How ambitious Irene turned a disaster into an opportunity

Irene Simion, founder and CEO of Mrembo Natural Company. PHOTO | COURTESY

What you need to know:

  • Around 2019, Irene and a few friends developed a hair movement called “Natural Hair Movement” that focused on educating Tanzanian women on using natural hair products

Dar es Salaam. Certain experiences can change an individual’s life and, at the same time, open doors for unexpected opportunities. However, it takes a keen leadership mind to notice these opportunities and grab them when the chance presents itself.

For Irene Simon, it took getting brain scars that were a result of the intensive use of hair relaxers to establish a hair business that is now making and selling hair products locally and internationally.

She is the founder and Chief Executive Officer of a hair company called “Mrembo Naturals.”

When she was about 1 year old, her mother began to use different kinds of hair relaxers on her hair with the intent to smoothen them, and over time, this did not only ruin her hair growth; it also gave her wounds that were not detected at the time.

“I was 10 years old when the migraines began. They stopped for a few minutes and began again. It was a lot to experience at such a young age. When my parents took me to the hospital, it took a while for the doctors to detect chemicals that were a result of the relaxers. My mother did not know that they could have such effects in the long run. We then began this new journey of getting acquainted with natural products on both my skin and hair since I believed the two were connected,” she recalls.

The two began to blend different natural hair oils and butter as well as spices and flavors to use on their hair. The migraines stopped over time, and Irene felt relieved.

Around 2019, Irene and a few friends developed a hair movement called “Natural Hair Movement” that focused on educating Tanzanian women on the importance of using natural hair products.

“This was after I joined a company called Oriflame, which makes different hair and skin products that are sold globally. I led a team of about 2000 distributors across the country. Later on, I wanted to build my own products based on my experience. In this movement that I led with my two other friends, we gave lessons that emphasized the reasons women should embrace their natural hair without all the relaxing products that leave them with effects in the long run,” she narrates.

The movement lasted three years, and Irene’s dreams of owning a business that would sell and export natural hair products began to develop.

“I started to learn from the internet how to make organic hair products, such as shampoo and conditioner, from scratch. The results were awful. It was after the trial that I knew I needed one-on-one teaching. I connected with a teacher in Kenya who was willing to teach me everything. However, when I traveled there, the ingredients were not as organic as I wanted. I decided to quit and retreat back home,” she says.

She then connected with a teacher based in South Africa who offered her extensive three-week physical training.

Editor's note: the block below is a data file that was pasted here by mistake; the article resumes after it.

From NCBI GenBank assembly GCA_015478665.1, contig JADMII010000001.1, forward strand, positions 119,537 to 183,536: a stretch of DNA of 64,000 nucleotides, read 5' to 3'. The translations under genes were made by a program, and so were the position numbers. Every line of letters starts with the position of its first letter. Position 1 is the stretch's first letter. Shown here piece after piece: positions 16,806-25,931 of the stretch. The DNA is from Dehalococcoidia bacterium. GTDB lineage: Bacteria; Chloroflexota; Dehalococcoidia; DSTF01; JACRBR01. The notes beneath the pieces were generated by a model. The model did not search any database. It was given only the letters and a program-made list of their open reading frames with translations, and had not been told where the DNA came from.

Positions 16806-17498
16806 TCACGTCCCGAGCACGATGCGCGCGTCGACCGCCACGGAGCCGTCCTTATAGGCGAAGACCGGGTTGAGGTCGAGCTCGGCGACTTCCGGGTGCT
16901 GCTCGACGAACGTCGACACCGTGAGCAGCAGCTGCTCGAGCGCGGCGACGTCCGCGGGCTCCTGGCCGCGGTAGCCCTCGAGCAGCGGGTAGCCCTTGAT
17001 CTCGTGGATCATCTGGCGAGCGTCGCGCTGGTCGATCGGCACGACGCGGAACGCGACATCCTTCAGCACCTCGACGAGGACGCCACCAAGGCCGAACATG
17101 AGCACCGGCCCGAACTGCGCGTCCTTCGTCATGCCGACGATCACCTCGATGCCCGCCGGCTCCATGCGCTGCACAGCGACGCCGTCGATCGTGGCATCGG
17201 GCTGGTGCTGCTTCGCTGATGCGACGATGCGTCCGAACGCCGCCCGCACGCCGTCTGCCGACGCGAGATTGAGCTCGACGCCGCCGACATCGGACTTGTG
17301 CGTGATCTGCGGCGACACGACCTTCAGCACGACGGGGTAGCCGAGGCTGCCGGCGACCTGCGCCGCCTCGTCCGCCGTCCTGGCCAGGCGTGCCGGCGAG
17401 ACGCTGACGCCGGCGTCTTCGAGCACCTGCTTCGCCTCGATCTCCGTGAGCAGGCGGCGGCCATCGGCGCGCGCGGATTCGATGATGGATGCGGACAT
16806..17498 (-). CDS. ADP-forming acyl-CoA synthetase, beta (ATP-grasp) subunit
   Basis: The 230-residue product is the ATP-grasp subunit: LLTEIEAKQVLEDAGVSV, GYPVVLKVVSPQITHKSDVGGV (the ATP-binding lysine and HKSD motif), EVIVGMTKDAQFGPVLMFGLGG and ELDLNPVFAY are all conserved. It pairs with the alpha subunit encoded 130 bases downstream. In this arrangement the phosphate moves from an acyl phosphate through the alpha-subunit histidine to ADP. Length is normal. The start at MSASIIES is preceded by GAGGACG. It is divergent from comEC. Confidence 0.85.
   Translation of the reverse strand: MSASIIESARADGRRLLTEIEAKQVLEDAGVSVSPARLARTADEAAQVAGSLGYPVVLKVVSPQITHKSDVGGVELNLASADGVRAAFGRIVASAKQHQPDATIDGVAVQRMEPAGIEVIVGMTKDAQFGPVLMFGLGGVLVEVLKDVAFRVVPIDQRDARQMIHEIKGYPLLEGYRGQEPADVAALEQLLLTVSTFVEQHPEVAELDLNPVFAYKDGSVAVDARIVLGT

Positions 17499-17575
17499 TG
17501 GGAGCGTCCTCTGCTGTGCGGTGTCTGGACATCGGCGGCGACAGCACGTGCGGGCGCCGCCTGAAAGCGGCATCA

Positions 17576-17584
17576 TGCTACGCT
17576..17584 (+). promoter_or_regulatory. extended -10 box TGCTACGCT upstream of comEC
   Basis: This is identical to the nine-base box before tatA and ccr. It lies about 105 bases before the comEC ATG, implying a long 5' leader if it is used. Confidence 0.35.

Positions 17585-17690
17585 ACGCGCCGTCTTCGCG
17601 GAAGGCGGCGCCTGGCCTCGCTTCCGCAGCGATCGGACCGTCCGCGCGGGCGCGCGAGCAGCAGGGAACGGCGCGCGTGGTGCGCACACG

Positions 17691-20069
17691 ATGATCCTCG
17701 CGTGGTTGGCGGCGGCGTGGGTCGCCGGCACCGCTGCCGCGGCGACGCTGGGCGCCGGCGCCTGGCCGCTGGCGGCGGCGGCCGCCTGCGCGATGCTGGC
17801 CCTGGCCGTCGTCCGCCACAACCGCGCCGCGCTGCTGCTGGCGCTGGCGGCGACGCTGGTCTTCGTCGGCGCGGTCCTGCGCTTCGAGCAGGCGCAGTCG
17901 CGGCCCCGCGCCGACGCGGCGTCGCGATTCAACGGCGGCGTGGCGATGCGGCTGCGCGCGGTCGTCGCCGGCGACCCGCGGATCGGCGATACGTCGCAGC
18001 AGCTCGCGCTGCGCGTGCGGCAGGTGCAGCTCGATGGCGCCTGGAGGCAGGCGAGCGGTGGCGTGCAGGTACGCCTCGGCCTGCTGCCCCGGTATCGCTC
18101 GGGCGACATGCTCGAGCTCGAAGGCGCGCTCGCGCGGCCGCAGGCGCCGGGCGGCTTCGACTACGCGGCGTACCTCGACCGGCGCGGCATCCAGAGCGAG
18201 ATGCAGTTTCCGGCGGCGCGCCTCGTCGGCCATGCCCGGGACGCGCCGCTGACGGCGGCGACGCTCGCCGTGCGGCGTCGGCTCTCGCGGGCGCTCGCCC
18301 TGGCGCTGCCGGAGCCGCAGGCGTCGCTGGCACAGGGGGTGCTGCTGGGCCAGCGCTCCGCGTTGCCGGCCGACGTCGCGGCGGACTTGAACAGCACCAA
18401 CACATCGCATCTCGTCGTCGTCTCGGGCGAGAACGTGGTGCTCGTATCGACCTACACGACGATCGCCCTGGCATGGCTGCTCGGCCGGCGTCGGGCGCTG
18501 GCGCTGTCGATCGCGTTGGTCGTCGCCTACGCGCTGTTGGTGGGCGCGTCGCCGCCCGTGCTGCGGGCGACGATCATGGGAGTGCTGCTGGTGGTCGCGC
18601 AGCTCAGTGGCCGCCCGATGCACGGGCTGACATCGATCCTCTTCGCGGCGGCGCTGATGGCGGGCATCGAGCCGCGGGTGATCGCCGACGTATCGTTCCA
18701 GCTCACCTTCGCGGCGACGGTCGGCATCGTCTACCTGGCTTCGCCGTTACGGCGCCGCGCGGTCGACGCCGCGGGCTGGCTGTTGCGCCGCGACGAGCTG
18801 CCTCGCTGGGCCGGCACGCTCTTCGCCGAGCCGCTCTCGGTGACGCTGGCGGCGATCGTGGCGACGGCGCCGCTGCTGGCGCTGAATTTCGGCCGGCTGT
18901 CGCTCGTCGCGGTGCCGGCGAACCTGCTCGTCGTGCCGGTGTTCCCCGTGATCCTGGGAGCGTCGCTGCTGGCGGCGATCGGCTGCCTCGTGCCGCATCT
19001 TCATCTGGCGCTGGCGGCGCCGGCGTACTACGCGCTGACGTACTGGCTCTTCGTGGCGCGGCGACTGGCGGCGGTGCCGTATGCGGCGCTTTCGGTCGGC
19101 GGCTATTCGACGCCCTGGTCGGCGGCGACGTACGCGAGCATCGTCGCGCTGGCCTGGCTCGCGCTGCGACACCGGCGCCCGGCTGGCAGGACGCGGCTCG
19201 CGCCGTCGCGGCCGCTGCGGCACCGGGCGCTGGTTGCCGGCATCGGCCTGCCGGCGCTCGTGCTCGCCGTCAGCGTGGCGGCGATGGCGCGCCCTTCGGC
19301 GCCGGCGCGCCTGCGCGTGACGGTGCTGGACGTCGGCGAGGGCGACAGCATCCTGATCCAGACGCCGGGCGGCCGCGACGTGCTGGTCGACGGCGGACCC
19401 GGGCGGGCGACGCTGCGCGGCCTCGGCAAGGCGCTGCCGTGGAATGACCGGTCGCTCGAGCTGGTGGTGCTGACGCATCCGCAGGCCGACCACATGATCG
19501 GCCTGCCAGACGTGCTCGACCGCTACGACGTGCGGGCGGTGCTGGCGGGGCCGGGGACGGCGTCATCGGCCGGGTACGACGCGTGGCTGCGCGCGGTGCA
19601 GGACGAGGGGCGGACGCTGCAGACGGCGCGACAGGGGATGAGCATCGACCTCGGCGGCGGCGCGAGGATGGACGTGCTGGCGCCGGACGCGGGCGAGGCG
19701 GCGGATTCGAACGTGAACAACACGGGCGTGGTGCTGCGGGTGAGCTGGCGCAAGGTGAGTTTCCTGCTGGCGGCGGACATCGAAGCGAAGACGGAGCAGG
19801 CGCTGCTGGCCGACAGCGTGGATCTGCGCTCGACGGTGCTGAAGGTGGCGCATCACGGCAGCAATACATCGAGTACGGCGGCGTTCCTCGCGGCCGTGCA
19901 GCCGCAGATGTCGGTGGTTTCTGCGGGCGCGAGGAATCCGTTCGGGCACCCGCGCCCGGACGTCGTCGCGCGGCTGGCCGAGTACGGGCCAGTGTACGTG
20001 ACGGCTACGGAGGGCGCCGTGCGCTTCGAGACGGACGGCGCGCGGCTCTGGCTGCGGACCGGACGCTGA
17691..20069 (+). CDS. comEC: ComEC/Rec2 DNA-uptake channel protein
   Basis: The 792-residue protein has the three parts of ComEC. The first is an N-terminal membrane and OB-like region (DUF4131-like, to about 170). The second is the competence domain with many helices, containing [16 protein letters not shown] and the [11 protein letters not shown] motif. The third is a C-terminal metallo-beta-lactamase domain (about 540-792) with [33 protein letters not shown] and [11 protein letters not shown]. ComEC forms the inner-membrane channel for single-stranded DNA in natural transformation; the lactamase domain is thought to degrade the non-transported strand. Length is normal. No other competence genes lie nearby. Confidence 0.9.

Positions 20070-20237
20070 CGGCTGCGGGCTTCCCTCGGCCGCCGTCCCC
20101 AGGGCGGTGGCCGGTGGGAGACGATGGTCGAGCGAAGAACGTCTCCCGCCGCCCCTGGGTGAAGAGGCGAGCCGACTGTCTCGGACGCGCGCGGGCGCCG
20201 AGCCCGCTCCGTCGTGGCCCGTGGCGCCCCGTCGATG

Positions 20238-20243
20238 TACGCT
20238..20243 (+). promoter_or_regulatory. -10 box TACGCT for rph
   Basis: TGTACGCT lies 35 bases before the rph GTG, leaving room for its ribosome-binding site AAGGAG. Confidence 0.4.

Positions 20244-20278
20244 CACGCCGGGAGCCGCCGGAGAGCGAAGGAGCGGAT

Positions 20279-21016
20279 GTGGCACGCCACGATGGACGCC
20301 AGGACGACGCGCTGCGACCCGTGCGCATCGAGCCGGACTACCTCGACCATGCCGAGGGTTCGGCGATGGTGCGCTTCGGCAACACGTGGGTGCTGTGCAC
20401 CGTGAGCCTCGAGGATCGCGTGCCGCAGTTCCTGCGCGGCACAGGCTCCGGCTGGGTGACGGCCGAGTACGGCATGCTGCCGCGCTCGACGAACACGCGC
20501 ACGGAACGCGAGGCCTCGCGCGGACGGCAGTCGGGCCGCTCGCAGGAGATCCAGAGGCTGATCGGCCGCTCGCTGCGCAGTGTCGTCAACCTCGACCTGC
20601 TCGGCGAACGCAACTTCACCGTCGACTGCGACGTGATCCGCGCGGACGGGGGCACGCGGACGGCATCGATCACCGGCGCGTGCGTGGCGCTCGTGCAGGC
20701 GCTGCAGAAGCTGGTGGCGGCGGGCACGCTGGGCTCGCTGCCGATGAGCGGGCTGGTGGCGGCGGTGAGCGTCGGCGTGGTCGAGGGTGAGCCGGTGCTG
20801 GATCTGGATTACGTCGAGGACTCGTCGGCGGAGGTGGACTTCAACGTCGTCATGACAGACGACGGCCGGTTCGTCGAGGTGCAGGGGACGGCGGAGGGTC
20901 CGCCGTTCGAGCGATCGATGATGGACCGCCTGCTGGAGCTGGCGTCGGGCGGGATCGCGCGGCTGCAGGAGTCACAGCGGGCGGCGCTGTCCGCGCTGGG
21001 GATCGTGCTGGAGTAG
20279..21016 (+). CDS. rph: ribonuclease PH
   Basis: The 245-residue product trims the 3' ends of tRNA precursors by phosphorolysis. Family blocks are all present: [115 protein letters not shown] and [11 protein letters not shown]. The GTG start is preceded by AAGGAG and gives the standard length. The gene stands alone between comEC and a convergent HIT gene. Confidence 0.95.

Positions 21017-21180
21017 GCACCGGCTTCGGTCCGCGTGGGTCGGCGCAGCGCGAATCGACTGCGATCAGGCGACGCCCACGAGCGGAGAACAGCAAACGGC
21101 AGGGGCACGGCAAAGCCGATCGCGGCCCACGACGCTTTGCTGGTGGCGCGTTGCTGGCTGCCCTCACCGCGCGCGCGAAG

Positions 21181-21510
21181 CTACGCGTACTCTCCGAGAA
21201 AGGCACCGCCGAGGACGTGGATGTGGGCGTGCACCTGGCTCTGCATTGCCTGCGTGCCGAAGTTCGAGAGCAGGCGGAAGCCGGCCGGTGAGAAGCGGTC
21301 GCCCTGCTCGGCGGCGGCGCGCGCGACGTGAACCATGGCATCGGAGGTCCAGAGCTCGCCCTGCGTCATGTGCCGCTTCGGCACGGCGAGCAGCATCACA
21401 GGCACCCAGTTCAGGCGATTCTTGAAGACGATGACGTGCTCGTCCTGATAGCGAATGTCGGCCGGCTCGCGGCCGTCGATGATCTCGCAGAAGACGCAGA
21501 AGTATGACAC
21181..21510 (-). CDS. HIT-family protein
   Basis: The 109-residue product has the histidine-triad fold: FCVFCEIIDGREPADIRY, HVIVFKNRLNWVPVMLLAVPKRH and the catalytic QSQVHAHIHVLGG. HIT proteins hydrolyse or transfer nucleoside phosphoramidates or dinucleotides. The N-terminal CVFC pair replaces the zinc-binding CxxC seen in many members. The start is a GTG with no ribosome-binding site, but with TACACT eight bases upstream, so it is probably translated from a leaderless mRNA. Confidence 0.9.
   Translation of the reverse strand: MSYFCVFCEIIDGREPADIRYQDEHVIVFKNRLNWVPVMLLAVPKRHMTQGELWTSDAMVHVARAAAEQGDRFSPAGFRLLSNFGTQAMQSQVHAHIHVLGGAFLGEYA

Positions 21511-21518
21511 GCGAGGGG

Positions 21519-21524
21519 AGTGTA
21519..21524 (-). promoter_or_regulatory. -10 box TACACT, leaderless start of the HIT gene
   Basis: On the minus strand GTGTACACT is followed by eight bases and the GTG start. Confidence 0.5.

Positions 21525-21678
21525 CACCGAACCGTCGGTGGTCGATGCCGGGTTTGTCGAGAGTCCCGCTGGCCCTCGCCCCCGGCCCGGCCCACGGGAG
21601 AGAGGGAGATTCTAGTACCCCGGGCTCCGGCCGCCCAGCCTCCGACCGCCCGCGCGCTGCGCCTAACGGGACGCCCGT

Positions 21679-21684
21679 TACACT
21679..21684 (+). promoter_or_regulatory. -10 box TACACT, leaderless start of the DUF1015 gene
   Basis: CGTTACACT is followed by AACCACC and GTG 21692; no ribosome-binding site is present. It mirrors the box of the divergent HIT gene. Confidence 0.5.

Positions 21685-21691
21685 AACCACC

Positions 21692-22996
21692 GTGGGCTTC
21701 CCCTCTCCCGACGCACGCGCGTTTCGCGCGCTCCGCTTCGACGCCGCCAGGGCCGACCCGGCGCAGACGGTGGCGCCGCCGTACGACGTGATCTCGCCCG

“After the class ended, I came back to Tanzania and began to make sample products, which I sent her way for approval and corrections. It was after my third sample of hair conditioner and shampoo that she told me that I was ready,” Irene details.

With the help of agencies, Mrembo Naturals exports to countries like the United States of America, Germany, Egypt, and Burundi.

“It took my passion to get me where I currently am. There were a lot of times when I wavered and felt like I was not on the right career path, but it took motivation to not quit. One good example was when I did not make any profit for the first year of the business. My parents did not understand me at all, and my husband advised me to seek employment until my business could stand on its own; however, I chose to give it another chance, and it worked,” Irene explains.

Another challenge that Irene faced when her business was picking up was when she lost all of her employees in a single day. Every responsibility fell on Irene’s shoulders, and she had no one to depend on.

“It was very sudden, and I had to play every role of every person who had resigned. I was the producer, I managed the finances, and I still had to wear my CEO hat. With the help of the team that was working part-time, I managed to get past that. I am also thankful for mentorship because, with the help of experienced people in this industry like Hellen Dausen, I got through that challenge and learned a lot from it,” she says.

She has also taken part in over 100 formal trainings for business founders like herself who envision their products taking over Tanzania and the international market.

“Mentorship has played a part in my success because it gives me a chance to see my own path through someone else’s experience. It could be mistakes I am likely to make, opportunities I am not grabbing, and other lessons,” she explains.

Irene further says, “If was given a chance to press a restart button with all that I know now, I would have not rushed into the business; I would have definitely done more research to understand this scope of work before getting into it.”